That said, the Russian politicians Manafort was working with weren't besties with Putin. They've resented being dictated to by Putin, and there was always some tension.
In 2014, you get to this key moment in Ukraine when the country is about to align with the European Union. Manafort is sincerely pushing them toward the European Union, and then Putin steps in and basically bribes Ukraine to align with Russia. People protest, and it seems like the Russians advised the Ukrainian politicians to massacre the protesters.
This is a way of saying that Putin and Manafort were working basically for the same team. And yet I think it would be a little bit of a stretch to say that he was doing Putin's bidding in that precise sort of way.
When is it appropriate to use stolen personal information in reporting?
Paul Manafort's daughter, Andrea, was an incessant text messenger. A hacktivist collective breached her cell phone and got her text messages, and they posted the messages on the dark web. Some of those messages were prepackaged to convey a political point about Manafort's work in Ukraine—to show that it had been dirty.
Manafort didn't dispute the authenticity of those texts, but then there was this other chunk of text messages that were encrypted and sitting on the dark web. A lot of reporters had them, and they used bits and pieces from them, but there was this hesitancy that most journalists had, and I share, about using purloined material that comes from somebody who really doesn't deserve to be in public view. So I did wrestle with it.
I ultimately made the decision that I was writing a psychological profile of a very important man, and that if I judiciously used those text messages, I could help fill in gaps in the narrative. I did my best to confirm that information elsewhere. We're in a moral gray zone with this material.
And the Manafort Questions We Can’t Answer
Frank didn’t have answers to the following questions. We’re going to do some reporting to see if we can come up with answers to any of these.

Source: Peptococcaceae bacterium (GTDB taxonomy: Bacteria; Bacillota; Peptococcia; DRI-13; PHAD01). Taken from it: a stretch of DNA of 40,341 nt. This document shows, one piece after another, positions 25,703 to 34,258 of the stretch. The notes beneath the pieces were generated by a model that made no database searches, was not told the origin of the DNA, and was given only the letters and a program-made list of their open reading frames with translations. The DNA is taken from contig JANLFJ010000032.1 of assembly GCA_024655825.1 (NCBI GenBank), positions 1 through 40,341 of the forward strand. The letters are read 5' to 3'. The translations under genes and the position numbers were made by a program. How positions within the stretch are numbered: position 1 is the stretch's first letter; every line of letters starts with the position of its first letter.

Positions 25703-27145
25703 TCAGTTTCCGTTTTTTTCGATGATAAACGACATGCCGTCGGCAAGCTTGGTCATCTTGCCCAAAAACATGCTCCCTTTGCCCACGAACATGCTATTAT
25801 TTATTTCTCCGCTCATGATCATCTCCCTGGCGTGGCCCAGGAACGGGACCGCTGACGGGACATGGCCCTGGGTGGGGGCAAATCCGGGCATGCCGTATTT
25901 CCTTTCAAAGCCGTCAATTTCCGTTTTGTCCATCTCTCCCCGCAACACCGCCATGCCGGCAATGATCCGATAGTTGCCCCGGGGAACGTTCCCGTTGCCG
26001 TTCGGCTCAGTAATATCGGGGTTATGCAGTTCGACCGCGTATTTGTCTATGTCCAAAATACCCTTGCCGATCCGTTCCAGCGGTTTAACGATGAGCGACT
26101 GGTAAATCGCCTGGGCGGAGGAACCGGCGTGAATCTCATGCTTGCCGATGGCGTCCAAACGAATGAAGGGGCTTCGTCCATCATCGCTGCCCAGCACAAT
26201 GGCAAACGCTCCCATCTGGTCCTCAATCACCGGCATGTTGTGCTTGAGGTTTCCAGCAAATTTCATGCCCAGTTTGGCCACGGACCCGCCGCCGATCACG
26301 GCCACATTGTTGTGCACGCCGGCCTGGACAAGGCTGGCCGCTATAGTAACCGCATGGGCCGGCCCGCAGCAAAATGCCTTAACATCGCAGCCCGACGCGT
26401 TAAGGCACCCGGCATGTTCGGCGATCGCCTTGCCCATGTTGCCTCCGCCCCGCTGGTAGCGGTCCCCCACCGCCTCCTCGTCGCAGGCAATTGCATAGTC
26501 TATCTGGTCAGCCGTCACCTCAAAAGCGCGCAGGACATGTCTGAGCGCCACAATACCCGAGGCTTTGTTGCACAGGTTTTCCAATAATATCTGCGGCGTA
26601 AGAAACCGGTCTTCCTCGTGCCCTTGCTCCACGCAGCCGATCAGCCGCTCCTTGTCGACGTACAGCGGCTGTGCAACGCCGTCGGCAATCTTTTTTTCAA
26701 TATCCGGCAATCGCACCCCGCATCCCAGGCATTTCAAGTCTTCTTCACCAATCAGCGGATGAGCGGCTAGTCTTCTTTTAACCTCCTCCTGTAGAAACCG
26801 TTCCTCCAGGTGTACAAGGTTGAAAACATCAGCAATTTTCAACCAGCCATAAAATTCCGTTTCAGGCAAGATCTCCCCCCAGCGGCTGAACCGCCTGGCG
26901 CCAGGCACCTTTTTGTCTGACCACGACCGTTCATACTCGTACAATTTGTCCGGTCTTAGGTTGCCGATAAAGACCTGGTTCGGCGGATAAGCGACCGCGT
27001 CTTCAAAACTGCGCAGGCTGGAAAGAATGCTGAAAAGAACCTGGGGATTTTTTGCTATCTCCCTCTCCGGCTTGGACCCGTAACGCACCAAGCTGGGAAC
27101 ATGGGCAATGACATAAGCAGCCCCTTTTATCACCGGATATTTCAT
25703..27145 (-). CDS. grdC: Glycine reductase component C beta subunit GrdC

What was the lasting impact of U.S. involvement in Angola? In the article, Frank quotes Senator Bill Bradley on the Angolan conflict. Bradley wrote, “When Gorbachev pulled the plug on Soviet aid to the Angolan government, we had absolutely no reason to persist in aiding Savimbi. But by then he had hired an effective Washington lobbying firm.” The violence continued for over a decade.
How exactly did Manafort convince journalists to write flattering profiles of his unsavory clients? Was he friends with a bunch of journalists?
How can reporters minimize the incentives for hackers to steal personal information next time? There will be a next time, so what are the best practices?
Do the Young Republicans still have as much political influence 40 years later? In his story, Frank notes that control over the group was “a genuine prize” in the late 1970’s. What’s happened since then?
What sort of impact has the Manafort indictment had on the culture of Washington? “Manafort getting busted seems like a pretty big deal for Washington,” Frank said during our conversation. “Nobody ever gets busted for violations of the Foreign Agents Registration Act, except for Manafort. Will anything actually change as a result of his indictment?”
Today’s Wrap Up
Question of the Day: One question that came up in our interview is too big for us to answer: “What will it take to root out the kind of Washington corruption that Paul Manafort participates in?” Can you help us out? We’d welcome any expertise or reading recommendations you can share with us. Just reply to this email.
Your Feedback: Based on your recent survey feedback, we’ve been making some changes to The Masthead. Let us know what you think.
- What’s Coming: Tomorrow Karen Yuan offers a guide to the Atlantic stories you probably missed.
We want to hear what you think about this article. Submit a letter to the editor or write to email@example.com.